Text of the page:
Hi everybody! Welcome to my 3-part series on a tool to add complex distortions to your solid or surface parts. What’s the name of this you ask? It’s called the Deform tool.
SOLIDWORKS has quite a few tools for creating smoother, or more organic, looking shapes, such as lofting, boundary surfaces and the freeform tool. Deform is another one of these that gives you 3 ways to change the shape of your part: point, curve to curve and surface push. In this series, I’m going to show you all 3, and you can see which one fits you the best. The first article will be about the point method.
This first method is the simplest. I’m going to use a part from an RC car, the gas cap. You can see this part pretty plain, with a flat on the front face and I’d like to give it some character by making it more of a rounded over shape.
Figure 1: The front of the gas cap.
Figure 2: The back of the gas cap.
The first thing I’ll do is create a sketch of a point right in the middle of the flat face. That will give the tool a point of reference.
Figure 3: The sketch point of reference.
Now that I have my point, it’s time to go into the deform tool. It’s located under the Insert->Features menu.
Figure 4: Where to find the Deform tool.
As you can see in the property manager, here are the 3 ways I can deform this part. Since we are doing the Point method, I’ll make sure that’s selected. SOLIDWORKS is looking for a deform point. This can be a vertex on the part, but I’m using the center of the face, which is why I created the sketch point. We can see from the preview that it’s starting to create a knob coming out, and I can reverse the direction using the toggle, or select another face besides the normal face to change the direction that the part deforms.
Figure 5: Initial point selection.
The next box is the amount that the face will deform in the deform direction, and below that is the shape of the deform region. These two options make the bump higher and bigger. There is also a box in the deform region that allows you to select the bodies you’d like to deform in a multi-body part. I have the height and radius of the bump set to 0.250 inches.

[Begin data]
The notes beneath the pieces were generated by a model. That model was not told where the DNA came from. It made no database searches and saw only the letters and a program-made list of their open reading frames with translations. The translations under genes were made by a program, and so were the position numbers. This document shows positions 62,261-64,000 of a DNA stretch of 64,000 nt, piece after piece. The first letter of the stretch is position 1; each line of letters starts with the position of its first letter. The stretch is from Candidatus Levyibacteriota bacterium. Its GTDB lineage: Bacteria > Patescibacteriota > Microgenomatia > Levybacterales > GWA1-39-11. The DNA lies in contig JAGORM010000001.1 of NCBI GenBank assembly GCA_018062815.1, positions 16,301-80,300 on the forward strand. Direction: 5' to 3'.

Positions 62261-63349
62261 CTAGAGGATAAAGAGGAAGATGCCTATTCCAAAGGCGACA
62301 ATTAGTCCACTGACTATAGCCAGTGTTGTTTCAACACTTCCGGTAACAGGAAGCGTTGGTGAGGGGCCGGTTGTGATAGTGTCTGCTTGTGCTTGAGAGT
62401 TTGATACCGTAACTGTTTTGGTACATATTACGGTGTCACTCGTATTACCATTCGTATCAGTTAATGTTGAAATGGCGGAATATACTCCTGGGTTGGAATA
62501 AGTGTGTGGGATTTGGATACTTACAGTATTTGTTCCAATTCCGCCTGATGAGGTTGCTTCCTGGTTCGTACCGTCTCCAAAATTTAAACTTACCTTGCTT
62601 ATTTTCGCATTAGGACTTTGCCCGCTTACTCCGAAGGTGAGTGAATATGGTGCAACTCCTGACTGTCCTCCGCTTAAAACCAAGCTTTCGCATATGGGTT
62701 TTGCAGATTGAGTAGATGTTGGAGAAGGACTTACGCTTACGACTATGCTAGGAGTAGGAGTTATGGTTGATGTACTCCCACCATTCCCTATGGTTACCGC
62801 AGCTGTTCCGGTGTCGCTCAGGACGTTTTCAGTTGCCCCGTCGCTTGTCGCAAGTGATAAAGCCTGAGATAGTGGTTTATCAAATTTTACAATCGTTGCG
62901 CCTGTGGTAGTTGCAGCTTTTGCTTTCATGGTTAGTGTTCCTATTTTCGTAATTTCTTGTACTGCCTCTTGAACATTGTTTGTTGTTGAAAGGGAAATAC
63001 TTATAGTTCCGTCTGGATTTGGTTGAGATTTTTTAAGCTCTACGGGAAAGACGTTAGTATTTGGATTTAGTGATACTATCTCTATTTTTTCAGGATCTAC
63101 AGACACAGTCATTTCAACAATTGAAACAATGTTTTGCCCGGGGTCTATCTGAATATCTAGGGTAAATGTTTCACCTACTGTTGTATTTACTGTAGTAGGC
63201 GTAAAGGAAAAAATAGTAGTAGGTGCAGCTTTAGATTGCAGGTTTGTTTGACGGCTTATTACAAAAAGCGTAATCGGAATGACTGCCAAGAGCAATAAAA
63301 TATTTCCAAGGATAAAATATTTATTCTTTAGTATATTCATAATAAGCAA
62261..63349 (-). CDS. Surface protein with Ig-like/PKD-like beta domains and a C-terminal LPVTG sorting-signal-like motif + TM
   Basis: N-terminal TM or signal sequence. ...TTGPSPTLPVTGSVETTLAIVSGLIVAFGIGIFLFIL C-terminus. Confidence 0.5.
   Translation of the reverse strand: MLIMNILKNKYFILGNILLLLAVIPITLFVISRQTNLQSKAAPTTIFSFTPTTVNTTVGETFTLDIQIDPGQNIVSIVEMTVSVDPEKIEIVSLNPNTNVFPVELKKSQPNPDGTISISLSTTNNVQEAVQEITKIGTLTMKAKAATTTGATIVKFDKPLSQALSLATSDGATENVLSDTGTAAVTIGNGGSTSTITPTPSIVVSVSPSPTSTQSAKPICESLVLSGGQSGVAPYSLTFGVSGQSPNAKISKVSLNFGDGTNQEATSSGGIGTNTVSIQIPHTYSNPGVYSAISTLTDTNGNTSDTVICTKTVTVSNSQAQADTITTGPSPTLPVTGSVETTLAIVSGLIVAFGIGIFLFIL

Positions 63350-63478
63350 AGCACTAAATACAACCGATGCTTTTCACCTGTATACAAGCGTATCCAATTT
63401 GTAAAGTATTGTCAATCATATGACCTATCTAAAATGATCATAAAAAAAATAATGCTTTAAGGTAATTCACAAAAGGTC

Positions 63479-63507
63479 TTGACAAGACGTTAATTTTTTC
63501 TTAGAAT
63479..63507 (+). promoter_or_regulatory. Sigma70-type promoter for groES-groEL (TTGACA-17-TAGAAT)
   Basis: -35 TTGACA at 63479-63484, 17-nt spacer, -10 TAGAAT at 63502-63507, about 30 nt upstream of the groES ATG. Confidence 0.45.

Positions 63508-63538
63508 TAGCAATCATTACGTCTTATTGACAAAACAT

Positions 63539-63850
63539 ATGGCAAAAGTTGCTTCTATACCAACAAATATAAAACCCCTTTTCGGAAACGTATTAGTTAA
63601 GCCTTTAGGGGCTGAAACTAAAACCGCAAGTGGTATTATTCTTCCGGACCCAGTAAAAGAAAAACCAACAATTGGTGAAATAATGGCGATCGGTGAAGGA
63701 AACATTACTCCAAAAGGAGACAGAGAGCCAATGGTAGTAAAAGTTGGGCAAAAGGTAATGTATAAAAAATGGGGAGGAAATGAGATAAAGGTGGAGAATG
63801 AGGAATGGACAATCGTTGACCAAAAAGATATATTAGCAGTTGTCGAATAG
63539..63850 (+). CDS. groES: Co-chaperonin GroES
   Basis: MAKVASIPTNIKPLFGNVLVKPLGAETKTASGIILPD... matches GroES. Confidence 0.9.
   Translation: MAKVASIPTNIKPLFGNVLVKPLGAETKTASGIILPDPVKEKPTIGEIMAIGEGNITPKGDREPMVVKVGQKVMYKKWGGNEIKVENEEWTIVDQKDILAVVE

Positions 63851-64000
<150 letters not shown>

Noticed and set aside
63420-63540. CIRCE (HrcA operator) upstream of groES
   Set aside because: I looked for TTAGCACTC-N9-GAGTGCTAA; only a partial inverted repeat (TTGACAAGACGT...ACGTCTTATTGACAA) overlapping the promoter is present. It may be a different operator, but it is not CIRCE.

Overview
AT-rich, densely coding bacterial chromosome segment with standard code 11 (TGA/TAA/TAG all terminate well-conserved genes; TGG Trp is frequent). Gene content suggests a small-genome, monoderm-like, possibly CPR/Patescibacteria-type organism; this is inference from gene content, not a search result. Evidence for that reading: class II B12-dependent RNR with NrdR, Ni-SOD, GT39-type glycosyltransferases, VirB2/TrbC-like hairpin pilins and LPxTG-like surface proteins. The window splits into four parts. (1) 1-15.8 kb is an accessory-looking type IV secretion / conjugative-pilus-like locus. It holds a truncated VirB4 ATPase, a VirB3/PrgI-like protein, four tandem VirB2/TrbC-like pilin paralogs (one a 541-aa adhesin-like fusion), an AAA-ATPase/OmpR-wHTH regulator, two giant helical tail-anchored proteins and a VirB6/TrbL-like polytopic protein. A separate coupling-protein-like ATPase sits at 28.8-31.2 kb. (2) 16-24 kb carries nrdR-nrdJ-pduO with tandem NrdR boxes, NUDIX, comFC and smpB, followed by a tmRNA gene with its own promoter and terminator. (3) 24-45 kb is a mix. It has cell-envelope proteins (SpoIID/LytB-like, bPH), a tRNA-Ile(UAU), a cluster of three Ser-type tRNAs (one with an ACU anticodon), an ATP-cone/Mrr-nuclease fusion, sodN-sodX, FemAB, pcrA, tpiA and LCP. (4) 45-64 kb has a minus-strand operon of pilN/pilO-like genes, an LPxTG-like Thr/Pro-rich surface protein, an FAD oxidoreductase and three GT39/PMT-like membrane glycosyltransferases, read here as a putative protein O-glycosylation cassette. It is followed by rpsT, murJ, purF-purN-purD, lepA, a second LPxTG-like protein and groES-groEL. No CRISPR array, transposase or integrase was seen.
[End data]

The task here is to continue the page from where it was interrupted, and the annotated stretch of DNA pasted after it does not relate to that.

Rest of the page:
Figure 6: Deform region selections.
We can further refine the deformed shape using the last area, which are the Shape Options.
Figure 7: Shape Options.
If I choose a deform axis instead of leaving it black, the shape will follow the axis instead of coming out normal to the face. Here is what the part will look like with the axis of the pin selected. You can see from the preview that shape becomes more of a hump.
Figure 8: Deform shape with axis selected.
The last things we can play with are the levels of stiffness. Starting from left to right, there is minimum, medium and maximum. With less stiffness, there is less deformation so that minimum will give you the smallest bump while maximum will give the biggest. It’s okay if you forget, the images on each of the buttons will clue you in.
Figure 9: Stiffness levels from minimum to maximum.
Once we’ve made all the selections, just hit the green check and the gas cap has been deformed! Keep in mind though that both the front and back have been moved.
Figures 10 and 11: Front and back of deformed gas cap.
I’ll get into more ways of deforming your part in the next 2 articles, so please stay tuned for them. The next article will be on curve to curve option. Thanks for reading!